Also baking, I have been baking a lot. You know how Korean and Japanese breads, they taste better? I can just bake some and bring it to you, if you’re not gluten-free. Because this, the Korean breads are high gluten like a regular bread.

Q: I love anything with gluten in it.

A: I can actually bring some this afternoon. Right now it’s rising, so it’s gonna be done.

Q: Oh my gosh, thank you!! I’m really excited. That’s something to look forward to. So that was about rest, but what have you been working hard at recently, more than before?

A: So, I think more than before, social unrest and the issue of social justice has been heavy on my mind. And there’s a general interest among our church members to get into that topic. So I’ve been talking with the Overflow (the Living Water young adult group) folks and arranged a seminar for them, so that this friday,* they have a seminar and I’m looking forward to hearing from our own church member, Steve Staggs, whose dissertation was about racism in America. It was about the treatment of native Americans. [Steve and I] just kind of struck each other’s interests right away, because there’s so many things that overlap in the things that I’m interested in and things that he was interested in. I actually went on a native Indian mission to Alaska a couple of times. Hands-on experience. We know what we Christians did to them, and, you know, if we don’t talk about it, we don’t learn from it. So we’ve got to talk about it. Steve’s latest research was actually on the Reformed Church’s racism. You know, like our Christian Reformed Church, our forefathers were slave owners, for example, but no one wants to talk about that. No one brings it up. He’s risking himself.

My sermon series “Imagine” [asks us to] imagine, to think about issues together. To live with God is to have imagination and [to have] dreams that are bigger than ourselves. Our God is much bigger than us and to dream properly is to have God-sized dreams. Can we imagine a world where justice flows like a river? You know, what does that look like? But of course, as soon as we begin to imagine that we are overcome with the reality. We don’t want to become so broken and tamed by the reality that we don’t know how to imagine anymore. We want to break through that, but at the same time [look] at the reality and lament, and not only lament, but learn to mourn with those who are mourning. As long as our lament is directed to God, it’s not just complaining and being bitter, but rather you are actually working towards the solution. When you lament to the Lord, it moves his heart to act upon it. So we are actually being part of the solution instead of part of the problem.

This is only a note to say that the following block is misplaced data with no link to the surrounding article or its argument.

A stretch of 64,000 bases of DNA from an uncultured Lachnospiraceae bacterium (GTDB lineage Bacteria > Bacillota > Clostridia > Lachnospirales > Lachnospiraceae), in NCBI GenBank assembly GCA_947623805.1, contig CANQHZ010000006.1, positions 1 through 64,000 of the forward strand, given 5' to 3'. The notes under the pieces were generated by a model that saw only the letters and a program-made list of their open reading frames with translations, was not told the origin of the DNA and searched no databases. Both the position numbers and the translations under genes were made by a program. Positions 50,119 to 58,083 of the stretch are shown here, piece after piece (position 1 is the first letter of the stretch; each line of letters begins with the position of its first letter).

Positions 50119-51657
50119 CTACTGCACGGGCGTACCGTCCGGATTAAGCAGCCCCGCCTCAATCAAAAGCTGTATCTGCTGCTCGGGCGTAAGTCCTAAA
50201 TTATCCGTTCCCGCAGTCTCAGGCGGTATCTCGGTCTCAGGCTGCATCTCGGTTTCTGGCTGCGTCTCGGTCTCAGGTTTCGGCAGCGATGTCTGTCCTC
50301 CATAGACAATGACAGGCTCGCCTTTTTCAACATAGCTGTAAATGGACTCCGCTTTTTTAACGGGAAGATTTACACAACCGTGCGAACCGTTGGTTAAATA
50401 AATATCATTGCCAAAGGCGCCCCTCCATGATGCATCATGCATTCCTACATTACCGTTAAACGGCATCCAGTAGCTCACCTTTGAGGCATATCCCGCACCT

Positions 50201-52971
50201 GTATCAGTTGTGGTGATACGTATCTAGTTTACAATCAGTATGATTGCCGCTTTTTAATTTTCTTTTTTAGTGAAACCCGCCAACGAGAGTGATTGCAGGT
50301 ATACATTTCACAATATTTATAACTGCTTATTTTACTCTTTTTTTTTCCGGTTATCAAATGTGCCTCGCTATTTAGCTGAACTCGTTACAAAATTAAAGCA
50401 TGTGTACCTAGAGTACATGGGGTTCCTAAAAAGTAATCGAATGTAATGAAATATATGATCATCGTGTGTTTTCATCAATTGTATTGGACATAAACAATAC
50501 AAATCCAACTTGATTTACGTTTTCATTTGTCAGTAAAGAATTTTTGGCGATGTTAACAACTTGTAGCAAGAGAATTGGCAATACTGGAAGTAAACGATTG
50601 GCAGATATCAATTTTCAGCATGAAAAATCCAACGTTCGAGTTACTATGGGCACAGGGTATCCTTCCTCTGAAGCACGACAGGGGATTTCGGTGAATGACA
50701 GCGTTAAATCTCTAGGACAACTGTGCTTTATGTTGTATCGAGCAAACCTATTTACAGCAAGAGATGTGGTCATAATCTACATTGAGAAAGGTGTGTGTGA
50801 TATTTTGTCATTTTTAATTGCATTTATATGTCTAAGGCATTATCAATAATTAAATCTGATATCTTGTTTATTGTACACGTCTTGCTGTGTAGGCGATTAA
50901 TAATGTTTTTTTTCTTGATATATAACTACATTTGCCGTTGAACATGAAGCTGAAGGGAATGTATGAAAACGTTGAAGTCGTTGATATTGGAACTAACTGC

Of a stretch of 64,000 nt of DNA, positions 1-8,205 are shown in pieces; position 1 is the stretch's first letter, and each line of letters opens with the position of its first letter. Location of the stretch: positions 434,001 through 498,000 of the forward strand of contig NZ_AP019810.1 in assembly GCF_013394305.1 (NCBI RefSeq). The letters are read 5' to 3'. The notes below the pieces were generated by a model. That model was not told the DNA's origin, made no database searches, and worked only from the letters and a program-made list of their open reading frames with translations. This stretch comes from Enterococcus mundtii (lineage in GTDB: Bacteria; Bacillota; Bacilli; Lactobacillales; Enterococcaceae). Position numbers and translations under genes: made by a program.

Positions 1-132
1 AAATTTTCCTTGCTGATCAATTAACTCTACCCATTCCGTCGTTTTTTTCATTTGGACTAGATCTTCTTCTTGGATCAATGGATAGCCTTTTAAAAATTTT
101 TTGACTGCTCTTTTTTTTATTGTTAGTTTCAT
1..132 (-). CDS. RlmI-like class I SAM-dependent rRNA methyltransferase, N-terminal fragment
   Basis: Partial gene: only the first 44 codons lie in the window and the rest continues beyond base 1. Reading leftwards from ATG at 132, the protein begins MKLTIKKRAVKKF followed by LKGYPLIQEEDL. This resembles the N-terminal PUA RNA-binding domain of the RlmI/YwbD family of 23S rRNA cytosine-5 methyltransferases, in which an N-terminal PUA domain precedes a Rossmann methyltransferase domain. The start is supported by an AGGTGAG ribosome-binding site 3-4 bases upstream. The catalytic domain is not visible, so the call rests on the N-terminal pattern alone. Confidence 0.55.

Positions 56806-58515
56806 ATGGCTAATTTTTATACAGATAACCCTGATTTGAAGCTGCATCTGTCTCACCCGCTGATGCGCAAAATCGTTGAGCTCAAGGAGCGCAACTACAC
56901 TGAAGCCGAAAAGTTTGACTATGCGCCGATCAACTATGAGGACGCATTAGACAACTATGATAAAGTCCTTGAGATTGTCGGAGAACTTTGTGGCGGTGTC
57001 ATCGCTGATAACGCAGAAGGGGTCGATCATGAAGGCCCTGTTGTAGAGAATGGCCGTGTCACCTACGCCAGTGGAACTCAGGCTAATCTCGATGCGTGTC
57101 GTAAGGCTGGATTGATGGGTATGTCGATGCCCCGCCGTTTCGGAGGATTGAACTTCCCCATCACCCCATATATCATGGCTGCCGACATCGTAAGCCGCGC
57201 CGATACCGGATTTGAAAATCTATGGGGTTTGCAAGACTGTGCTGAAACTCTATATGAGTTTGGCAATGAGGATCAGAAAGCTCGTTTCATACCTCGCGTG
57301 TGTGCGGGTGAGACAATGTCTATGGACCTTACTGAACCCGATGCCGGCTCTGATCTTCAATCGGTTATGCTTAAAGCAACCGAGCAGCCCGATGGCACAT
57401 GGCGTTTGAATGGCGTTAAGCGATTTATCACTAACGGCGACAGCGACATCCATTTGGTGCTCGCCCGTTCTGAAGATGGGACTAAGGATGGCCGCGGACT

And then also, may that move us to seek out those who are mourning, in pain, suffering, and learn to be close enough to them that we can just begin to mourn with them. And that takes true friendship, not approaching them with a program, “I‘m going to do this for them” so I may feel good about myself, but learning just to be a friend, not wanting not something from that person, but to be able to just stand by that person. I think only when we are able to genuinely hear and genuinely see [will we] begin to move toward a solution.

So these are the things that I am reading up on and researching and studying because I feel like I’m a novice myself. And being an Asian American, the way God convicted me is through watching that, George Floyd’s video of 10 minutes, and that Asian cop standing in front, pretending that he is not listening to what’s happening, and just doing his job, so to speak. That was such a metaphor for who I am. And in a large sense, Asian Americans, we can escape so easily toward that “model minority” where we can hide ourselves. So although that was broken [because there is a lot of COVID-related prejudice] against Asians, when it comes to the real fight for social justice, I think African Americans, [have born] the most burden on their shoulders and we went about gleaning from their work, just reaping the benefits, but never providing ourselves in the front line. 

The way that God is convicting me is, David, wake up and look at this and see with me, hear with me, where my heart is aching, I want your heart to ache with me. I think that’s a starting point and slowly that will help me in my personal journey to do something, not just simply going to demonstrations, but internally, what can we do? So whenever I have some time, I just spend my time reading, hearing seminars. There’s a lot of good stuff out there.